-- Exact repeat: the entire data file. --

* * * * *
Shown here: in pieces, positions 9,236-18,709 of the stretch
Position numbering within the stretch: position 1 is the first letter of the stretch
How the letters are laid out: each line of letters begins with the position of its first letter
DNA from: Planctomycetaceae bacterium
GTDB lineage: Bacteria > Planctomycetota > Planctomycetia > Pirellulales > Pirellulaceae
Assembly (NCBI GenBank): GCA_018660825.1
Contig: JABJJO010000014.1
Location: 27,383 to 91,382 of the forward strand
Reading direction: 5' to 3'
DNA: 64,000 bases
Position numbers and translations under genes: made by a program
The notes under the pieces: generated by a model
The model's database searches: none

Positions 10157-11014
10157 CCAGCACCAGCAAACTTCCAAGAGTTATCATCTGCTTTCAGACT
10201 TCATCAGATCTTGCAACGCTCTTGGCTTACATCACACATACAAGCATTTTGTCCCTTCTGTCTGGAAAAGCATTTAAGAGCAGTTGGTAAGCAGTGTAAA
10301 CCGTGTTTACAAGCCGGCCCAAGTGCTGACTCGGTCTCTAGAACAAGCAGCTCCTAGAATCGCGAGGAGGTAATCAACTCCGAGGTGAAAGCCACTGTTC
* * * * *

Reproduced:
Shown here: in pieces, positions 9,236-18,709 of the stretch
Position numbering within the stretch: position 1 is the first letter of the stretch
How the letters are laid out: each line of letters begins with the position of its first letter
DNA from: Planctomycetaceae bacterium
GTDB lineage: Bacteria > Planctomycetota > Planctomycetia > Pirellulales > Pirellulaceae
Assembly (NCBI GenBank): GCA_018660825.1
Contig: JABJJO010000014.1
Location: 27,383 to 91,382 of the forward strand
Reading direction: 5' to 3'
DNA: 64,000 bases
Position numbers and translations under genes: made by a program
The notes under the pieces: generated by a model
The model's database searches: none

Positions 10157-11014
10157 CCAGCACCAGCAAACTTCCAAGAGTTATCATCTGCTTTCAGACT
10201 TCATCAGATCTTGCAACGCTCTTGGCTTACATCACACATACAAGCATTTTGTCCCTTCTGTCTGGAAAAGCATTTAAGAGCAGTTGGTAAGCAGTGTAAA
10301 CCGTGTTTACAAGCCGGCCCAAGTGCTGACTCGGTCTCTAGAACAAGCAGCTCCTAGAATCGCGAGGAGGTAATCAACTCCGAGGTGAAAGCCACTGTTC